Dallas Sees Increase in Murders as Summer Crime Season Approaches

Police chief and city council discussed crime strategy Wednesday

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There’s been an increase in murders in Dallas so far this year, and the summer crime season is only just starting.

As of Tuesday, Dallas recorded 110 murders in 2022, 17 more than the same time in the year before.

The is also a slight increase in aggravated assault not considered to be family violence. But overall violent crime is down slightly so far in 2022.

A murder victim Monday was 33-year-old Debra Ann Nabors at a small apartment complex on Military Parkway in East Dallas.

Friends Wednesday were mourning the mother of three boys.

“It was a kind of altercation between my neighbor. Debra, she didn't deserve anything that happened to her. She normally sits on her porch and she minds her business,” said friend Dyron Turner.

Resident Larneisha Canady said the crime is troubling for others who live there.

“I see visions of this lady who has just passed away. I'm having shakes at night. My kids are scared. I can't sleep,” she said.

The neighbors said complex managers have been slow to deal with trouble there.

Apartment crime problems have been a focus of Dallas police.

“Twenty-seven percent of our murders this year occurred at apartment complexes,” Chief of Police Eddie Garcia said.

Garcia was at Dallas City Hall for a city council briefing on the entire approach to Dallas crime.

Mayor Eric Johnson said he requested the briefing as summer crime season begins.

Johnson said crime is rising higher in other big cities.

“We're doing something right here. You should be proud of that. You all are a part of that. But we have to put the pedal down and we can't lose control of things this summer,” Johnson said.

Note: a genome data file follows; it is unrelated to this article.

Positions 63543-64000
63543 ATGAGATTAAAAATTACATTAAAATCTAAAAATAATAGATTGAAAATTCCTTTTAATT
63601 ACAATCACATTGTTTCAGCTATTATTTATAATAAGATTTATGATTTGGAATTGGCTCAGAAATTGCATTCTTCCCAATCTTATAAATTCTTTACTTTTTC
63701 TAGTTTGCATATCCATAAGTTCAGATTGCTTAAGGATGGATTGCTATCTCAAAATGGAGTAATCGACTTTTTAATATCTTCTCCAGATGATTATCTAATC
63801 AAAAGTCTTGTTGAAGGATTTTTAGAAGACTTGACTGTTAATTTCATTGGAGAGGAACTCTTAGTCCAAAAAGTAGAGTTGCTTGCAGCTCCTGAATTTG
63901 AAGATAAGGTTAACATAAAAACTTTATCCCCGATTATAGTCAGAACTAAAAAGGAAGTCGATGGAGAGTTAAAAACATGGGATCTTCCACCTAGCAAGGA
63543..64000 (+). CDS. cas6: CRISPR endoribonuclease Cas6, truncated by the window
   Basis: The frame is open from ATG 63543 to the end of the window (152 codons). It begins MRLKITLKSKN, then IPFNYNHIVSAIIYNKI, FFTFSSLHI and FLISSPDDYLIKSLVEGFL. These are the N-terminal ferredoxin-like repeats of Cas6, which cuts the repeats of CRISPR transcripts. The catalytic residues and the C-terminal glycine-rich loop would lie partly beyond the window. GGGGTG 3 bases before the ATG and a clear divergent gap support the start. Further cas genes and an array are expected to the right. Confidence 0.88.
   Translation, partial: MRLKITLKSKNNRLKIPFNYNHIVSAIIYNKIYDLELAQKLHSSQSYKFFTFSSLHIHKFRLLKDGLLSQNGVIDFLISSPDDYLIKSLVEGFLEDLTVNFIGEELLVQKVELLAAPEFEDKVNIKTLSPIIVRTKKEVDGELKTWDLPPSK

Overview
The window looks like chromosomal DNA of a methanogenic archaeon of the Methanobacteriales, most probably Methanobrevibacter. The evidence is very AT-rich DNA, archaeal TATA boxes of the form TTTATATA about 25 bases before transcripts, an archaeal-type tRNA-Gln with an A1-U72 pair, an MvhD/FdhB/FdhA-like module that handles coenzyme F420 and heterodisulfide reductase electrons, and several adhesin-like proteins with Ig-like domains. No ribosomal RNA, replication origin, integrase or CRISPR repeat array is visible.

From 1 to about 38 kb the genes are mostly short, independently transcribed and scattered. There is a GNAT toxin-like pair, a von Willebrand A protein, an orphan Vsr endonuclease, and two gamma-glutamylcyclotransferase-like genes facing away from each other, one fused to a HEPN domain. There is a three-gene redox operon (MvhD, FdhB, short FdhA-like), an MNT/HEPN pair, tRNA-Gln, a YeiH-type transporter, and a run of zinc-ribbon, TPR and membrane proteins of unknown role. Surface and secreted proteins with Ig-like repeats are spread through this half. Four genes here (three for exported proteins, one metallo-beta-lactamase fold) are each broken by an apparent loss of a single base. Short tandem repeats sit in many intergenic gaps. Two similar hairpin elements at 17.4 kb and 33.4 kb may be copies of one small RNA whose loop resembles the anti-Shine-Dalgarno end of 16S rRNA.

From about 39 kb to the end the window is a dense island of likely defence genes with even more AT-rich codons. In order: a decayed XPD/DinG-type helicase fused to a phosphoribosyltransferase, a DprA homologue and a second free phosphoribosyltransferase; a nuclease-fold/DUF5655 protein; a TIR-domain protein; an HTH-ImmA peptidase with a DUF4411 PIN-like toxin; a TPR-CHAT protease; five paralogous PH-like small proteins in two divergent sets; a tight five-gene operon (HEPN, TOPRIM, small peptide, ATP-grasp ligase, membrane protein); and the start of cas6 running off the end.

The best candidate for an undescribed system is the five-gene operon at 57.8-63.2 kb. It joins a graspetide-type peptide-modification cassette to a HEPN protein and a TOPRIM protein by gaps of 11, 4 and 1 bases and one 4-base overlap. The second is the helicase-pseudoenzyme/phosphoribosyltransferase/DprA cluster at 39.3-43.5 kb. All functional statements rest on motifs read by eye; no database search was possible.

The briefing included many other efforts separate from police aimed at reducing crime including a pop-up summer gathering spot on Malcolm X Boulevard on what used to be a vacant lot.

Blight reduction is one of the strategies for crime-prone areas.

“We're hoping to demonstrate that you can transform a place, that you can create the conditions that change the dynamics of a neighborhood and make it more safe,” said Rachel Tache with Child Poverty Action Lab, one of the organizations involved in the Malcolm X location.

The city council spent three hours Wednesday discussing and hearing all the strategies.

“It's a big approach. We're throwing everything at this. We're in this fight for the long haul. The reduction of violent crime in our city is not a day thing. It's not a month thing. It's the trend of how it looks over time. And we’re very proud of the crime plan that we’ve had. If not for the crime plan that we’ve had there would be definitely more victims that we would have in this city,” Garcia said.

Police have additional challenges. Response time is slower as calls for service increase. Garcia said the police department needs more officers. There were at least 500 more officers 11 years ago. Recruiting is about equal to the number of officers leaving. And more than a quarter of the officers are eligible for retirement.

Back at the apartment complex on Military Parkway, neighbors remain worried about safety.

“Over here it's just not safe for my children. My child does not want to sleep in her room because she knows Miss Debra died in front of her window,” Turner said.

A police spokesman said no arrest has been made in the murder of Debra Ann Nabors.

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